OBJECTIVES The Sutureless and Rapid-Deployment Aortic Valve Replacement International Registry (SURD-IR) was established by a consortium of 18 research centres - the International Valvular Surgery Study Group (IVSSG) - to overcome limitations of the literature and provide adequately powered evidence on sutureless and rapid-deployment aortic valves replacement (SURD-AVR). METHODS Data from 3343 patients undergoing SURD-AVR over a 10-year period (2007-2017) were collected in the registry. The mean age of the patients was 76.8 ± 6.7 years, with 36.4% being 80 years or older. The average logistic EuroSCORE was 11.3 ± 9.7%. RESULTS Isolated SURD-AVR was performed in 70.7% (n = 2362) of patients using full sternotomy (35.3%) or less invasive approaches (64.8%). Overall hospital mortality was 2.1%, being 1.4% in patients who had isolated SURD-AVR and 3.5% in those who had concomitant procedures (P < 0.001). When considering baseline risk profile, mortality rate was 0.8% and 1.9% in low risk (logistic EuroSCORE <10%) isolated SURD-AVR and combined SURD-AVR, respectively, and 2.2% and 3.7% in higher risk patients (logistic EuroSCORE ≥10%). Postoperative neurological complications included stroke (2.8%) and transient ischaemic attack (1.1%). New atrioventricular block requiring pacemaker occurred in 10.4% of the patients. The rate of pacemaker implantation significantly decreased over time [from 17.2% (2007-2008) to 5.4% (2016); P = 0.02]. CONCLUSIONS Our findings showed that SURD-AVR is a safe and effective alternative to conventional aortic valve replacement and is associated with excellent clinical outcomes. Further adequately powered statistical analyses from the retrospective and prospective SURD-IR will allow for the development of high-quality evidence-based clinical guidelines for SURD-AVR.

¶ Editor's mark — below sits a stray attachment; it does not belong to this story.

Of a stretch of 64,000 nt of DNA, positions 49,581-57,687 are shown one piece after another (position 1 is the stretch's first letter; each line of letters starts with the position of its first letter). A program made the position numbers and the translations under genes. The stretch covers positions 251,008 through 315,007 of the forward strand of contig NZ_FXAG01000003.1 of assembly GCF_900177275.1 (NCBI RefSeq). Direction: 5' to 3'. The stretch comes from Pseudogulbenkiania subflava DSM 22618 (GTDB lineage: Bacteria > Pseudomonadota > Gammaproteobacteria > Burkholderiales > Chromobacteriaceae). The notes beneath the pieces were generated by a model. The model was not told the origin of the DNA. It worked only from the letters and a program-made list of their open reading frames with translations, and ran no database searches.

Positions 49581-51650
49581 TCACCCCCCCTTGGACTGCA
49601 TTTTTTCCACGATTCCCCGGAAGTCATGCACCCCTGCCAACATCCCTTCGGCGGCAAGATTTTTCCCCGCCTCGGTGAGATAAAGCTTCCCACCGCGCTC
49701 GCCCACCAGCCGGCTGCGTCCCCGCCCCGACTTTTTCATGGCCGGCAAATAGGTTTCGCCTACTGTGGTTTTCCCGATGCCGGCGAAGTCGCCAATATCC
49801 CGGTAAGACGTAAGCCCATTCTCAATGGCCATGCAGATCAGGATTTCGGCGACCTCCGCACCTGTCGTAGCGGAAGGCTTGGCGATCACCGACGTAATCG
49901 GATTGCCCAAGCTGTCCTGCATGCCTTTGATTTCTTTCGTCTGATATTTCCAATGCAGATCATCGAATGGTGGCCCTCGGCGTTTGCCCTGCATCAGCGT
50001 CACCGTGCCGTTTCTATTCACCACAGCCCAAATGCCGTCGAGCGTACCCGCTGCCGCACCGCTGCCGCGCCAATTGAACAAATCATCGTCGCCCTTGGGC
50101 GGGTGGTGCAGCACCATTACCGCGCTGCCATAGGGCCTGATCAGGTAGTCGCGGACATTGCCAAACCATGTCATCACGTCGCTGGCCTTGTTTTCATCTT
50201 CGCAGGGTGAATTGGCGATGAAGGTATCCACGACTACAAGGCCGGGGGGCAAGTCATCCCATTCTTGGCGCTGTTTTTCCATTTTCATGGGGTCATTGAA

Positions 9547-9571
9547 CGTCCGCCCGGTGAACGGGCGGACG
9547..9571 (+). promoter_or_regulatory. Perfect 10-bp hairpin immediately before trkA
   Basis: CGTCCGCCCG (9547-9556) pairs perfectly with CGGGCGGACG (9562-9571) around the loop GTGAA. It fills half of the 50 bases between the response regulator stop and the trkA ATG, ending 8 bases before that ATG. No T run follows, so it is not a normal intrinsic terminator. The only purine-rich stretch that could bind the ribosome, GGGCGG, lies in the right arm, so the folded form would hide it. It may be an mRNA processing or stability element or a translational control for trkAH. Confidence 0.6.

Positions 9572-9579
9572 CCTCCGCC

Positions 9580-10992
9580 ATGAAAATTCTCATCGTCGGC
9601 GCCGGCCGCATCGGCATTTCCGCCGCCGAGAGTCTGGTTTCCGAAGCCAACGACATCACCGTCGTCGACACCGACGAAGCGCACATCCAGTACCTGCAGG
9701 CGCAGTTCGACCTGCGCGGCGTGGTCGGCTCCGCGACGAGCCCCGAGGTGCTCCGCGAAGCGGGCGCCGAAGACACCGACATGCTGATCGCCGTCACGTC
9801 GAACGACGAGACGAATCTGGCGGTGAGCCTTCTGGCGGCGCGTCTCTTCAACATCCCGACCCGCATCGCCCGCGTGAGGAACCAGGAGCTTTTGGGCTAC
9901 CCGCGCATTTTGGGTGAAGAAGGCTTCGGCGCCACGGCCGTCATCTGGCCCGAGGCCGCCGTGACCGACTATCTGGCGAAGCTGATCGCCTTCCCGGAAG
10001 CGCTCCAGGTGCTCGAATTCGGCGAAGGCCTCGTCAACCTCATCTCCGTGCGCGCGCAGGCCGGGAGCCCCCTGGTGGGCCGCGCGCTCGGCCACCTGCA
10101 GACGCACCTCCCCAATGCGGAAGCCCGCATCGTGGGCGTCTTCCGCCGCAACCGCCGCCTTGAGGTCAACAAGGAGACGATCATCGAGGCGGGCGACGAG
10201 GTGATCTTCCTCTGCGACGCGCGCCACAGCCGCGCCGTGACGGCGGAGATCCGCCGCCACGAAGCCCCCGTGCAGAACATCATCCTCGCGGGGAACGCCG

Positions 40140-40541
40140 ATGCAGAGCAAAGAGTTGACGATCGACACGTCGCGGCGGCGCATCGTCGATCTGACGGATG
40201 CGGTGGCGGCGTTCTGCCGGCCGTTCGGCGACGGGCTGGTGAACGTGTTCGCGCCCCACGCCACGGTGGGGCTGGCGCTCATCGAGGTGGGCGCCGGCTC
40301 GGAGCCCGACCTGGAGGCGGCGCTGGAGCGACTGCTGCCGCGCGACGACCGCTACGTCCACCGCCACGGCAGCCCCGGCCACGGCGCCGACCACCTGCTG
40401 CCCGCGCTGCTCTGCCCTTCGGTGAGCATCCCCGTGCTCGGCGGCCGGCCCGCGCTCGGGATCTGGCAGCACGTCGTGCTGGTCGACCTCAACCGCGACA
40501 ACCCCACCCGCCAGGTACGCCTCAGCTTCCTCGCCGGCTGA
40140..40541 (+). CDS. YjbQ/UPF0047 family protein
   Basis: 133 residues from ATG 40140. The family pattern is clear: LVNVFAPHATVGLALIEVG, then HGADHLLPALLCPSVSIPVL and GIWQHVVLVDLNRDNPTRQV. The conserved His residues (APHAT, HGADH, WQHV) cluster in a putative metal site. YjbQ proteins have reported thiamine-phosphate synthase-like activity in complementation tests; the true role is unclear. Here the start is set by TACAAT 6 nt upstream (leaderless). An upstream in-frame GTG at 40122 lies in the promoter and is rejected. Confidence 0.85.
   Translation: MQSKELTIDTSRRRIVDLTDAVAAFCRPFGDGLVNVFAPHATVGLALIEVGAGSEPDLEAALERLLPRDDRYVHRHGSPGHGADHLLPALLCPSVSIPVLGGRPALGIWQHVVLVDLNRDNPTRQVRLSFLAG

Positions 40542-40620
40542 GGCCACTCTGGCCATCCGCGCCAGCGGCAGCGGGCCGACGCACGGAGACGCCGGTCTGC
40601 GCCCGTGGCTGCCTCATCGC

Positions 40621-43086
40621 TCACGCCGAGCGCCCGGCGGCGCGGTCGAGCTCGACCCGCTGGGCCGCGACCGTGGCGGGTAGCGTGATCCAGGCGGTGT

Sutureless and rapid-deployment aortic valve replacement international registry (SURD-IR): Early results from 3343 patients

Santarpino G.;
2018-01-01

Abstract

OBJECTIVES The Sutureless and Rapid-Deployment Aortic Valve Replacement International Registry (SURD-IR) was established by a consortium of 18 research centres - the International Valvular Surgery Study Group (IVSSG) - to overcome limitations of the literature and provide adequately powered evidence on sutureless and rapid-deployment aortic valves replacement (SURD-AVR). METHODS Data from 3343 patients undergoing SURD-AVR over a 10-year period (2007-2017) were collected in the registry. The mean age of the patients was 76.8 ± 6.7 years, with 36.4% being 80 years or older. The average logistic EuroSCORE was 11.3 ± 9.7%. RESULTS Isolated SURD-AVR was performed in 70.7% (n = 2362) of patients using full sternotomy (35.3%) or less invasive approaches (64.8%). Overall hospital mortality was 2.1%, being 1.4% in patients who had isolated SURD-AVR and 3.5% in those who had concomitant procedures (P < 0.001). When considering baseline risk profile, mortality rate was 0.8% and 1.9% in low risk (logistic EuroSCORE <10%) isolated SURD-AVR and combined SURD-AVR, respectively, and 2.2% and 3.7% in higher risk patients (logistic EuroSCORE ≥10%). Postoperative neurological complications included stroke (2.8%) and transient ischaemic attack (1.1%). New atrioventricular block requiring pacemaker occurred in 10.4% of the patients. The rate of pacemaker implantation significantly decreased over time [from 17.2% (2007-2008) to 5.4% (2016); P = 0.02]. CONCLUSIONS Our findings showed that SURD-AVR is a safe and effective alternative to conventional aortic valve replacement and is associated with excellent clinical outcomes. Further adequately powered statistical analyses from the retrospective and prospective SURD-IR will allow for the development of high-quality evidence-based clinical guidelines for SURD-AVR.
2018
Aortic valve replacement; Rapid-deployment valve; Sutureless and Rapid-Deployment Aortic Valve Replacement International Registry; Sutureless valve; The International Valvular Surgery Study Group; Adult; Aged; Aged, 80 and over; Aortic Valve; Aortic Valve Stenosis; Australia; Canada; Europe; Female; Follow-Up Studies; Hospital Mortality; Humans; Incidence; Male; Middle Aged; Postoperative Complications; Prosthesis Design; Retrospective Studies; Survival Rate; Sutureless Surgical Procedures; Time Factors; Treatment Outcome; Registries
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Utilizza questo identificativo per citare o creare un link a questo documento: https://hdl.handle.net/20.500.12317/60385
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